That possibility drives organizations working to expand Israel's technology sector, such as The Hybrid, which helps emerging companies led by the Arabs, and WMN, a defense and mentoring organization for women entrepreneurs in Tel Aviv and northern Israel. Technology has also been established in Jerusalem and is growing in Nazareth, as well as in cities near Tel Aviv such as Herzliya and Ra’anana-Kfar Saba.
And the entire industry has been opening its doors, according to Orlie Dahan, executive director of EcoMotion, based in Tel Aviv, an organization that tries to build Israel's intelligent transport sector. While in the recent past, companies could have done everything internally and secretly, “the new world is about consortia; all bringing something to the table and together creating bigger and bigger things, "said Dahan.
She encourages travelers to sign up for one of the EcoMotion hackathons twice a year, where teams spend 36 hours trying to solve a mobility challenge presented by heavy industry weights, such as car manufacturers, or France's national rail operator SNCF, which in the past has guest teams to customize the travel reservation experience for passengers.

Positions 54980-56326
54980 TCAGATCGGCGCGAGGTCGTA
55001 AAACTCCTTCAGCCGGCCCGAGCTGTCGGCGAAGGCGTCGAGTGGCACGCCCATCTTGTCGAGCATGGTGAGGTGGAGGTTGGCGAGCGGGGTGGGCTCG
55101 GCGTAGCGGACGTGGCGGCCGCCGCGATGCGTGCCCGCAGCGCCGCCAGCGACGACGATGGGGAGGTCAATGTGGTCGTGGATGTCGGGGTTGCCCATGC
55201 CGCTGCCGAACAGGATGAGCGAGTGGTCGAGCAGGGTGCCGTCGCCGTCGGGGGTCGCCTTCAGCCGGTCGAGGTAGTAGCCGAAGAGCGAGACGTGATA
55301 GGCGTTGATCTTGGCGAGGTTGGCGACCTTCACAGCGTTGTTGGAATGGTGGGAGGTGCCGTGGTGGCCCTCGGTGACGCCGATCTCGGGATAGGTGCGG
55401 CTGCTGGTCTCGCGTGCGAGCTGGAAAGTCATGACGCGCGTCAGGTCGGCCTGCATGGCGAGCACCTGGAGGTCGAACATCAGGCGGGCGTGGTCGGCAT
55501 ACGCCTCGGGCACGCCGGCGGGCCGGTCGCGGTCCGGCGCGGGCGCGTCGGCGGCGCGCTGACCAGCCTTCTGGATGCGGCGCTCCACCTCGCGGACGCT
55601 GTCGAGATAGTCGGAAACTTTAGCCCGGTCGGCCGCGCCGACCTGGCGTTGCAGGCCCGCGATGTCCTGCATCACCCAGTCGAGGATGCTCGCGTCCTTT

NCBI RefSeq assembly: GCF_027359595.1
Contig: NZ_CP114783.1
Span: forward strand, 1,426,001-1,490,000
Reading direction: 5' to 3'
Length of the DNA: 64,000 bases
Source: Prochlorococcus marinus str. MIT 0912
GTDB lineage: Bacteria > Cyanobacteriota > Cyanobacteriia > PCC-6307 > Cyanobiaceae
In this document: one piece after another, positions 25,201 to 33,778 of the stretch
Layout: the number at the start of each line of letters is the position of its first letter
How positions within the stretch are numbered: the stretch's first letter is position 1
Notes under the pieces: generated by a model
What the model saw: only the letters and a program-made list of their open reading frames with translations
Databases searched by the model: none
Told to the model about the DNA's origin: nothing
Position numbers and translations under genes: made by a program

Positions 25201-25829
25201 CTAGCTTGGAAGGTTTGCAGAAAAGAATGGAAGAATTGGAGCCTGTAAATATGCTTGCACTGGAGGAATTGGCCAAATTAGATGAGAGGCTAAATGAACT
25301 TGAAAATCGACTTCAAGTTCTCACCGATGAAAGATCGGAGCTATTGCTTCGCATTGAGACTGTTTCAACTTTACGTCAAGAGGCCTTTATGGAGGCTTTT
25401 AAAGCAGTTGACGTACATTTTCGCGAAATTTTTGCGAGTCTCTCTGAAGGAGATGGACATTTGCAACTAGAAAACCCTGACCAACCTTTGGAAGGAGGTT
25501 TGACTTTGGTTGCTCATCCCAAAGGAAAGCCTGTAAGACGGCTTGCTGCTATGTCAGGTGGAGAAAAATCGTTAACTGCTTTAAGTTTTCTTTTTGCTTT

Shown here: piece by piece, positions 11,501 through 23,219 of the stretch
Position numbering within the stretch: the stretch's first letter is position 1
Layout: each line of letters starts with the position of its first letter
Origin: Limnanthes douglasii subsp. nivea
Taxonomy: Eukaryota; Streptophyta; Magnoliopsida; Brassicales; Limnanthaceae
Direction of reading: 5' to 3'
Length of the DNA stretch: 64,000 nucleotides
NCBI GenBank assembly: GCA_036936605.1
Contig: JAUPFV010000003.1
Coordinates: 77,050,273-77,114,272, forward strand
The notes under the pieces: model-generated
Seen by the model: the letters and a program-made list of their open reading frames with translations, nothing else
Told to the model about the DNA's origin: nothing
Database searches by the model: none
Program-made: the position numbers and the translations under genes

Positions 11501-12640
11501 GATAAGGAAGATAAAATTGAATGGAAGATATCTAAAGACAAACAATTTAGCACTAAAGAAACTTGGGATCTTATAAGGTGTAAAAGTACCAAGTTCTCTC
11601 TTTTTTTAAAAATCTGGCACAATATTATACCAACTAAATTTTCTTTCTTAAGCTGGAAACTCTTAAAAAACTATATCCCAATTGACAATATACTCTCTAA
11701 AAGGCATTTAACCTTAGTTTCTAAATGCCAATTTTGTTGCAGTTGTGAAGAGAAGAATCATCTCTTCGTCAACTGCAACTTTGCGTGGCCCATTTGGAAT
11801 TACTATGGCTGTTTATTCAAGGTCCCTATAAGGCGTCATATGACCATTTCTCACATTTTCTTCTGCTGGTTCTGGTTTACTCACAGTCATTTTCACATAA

"There is room for all kinds of players," said Dahan. "Even if you are not a programmer, it may be the person who makes the presentation, manages the project or designs the model to show how the application will look."
If a hackathon sounds too much, less formal technological events abound in the evenings throughout the year. You can find many opportunities through Meetup.com and offer travelers a look behind the scenes of the industry. The towering Azrieli Sarona Tower, where numerous technology companies have offices, organizes meetings, as does Rise Tel Aviv, one of the financial technology workspaces of the British bank Barclays, in the financial district.
"It is very easy to enter the Israeli technology scene through Meetups and events," said Erez Gavish of TLV Starters, who guides new entrepreneurs from the first ideas to the businesses in operation from their office at Google Campus, the advanced Israeli Google's international chain of startup centers, another place for technological events. United culture means that a conversation can open the door to another meeting. Most nights offer between five and 10 options for free events, often within walking distance of each other and in English; Israeli startups generally need funds from outside Israel and create English releases from the start, according to Gavish.
As for the origins of Israeli innovation, he points out a combination of factors, from military students skilled in technology to the desert surroundings that inspired the invention of drip irrigation in the 1960s.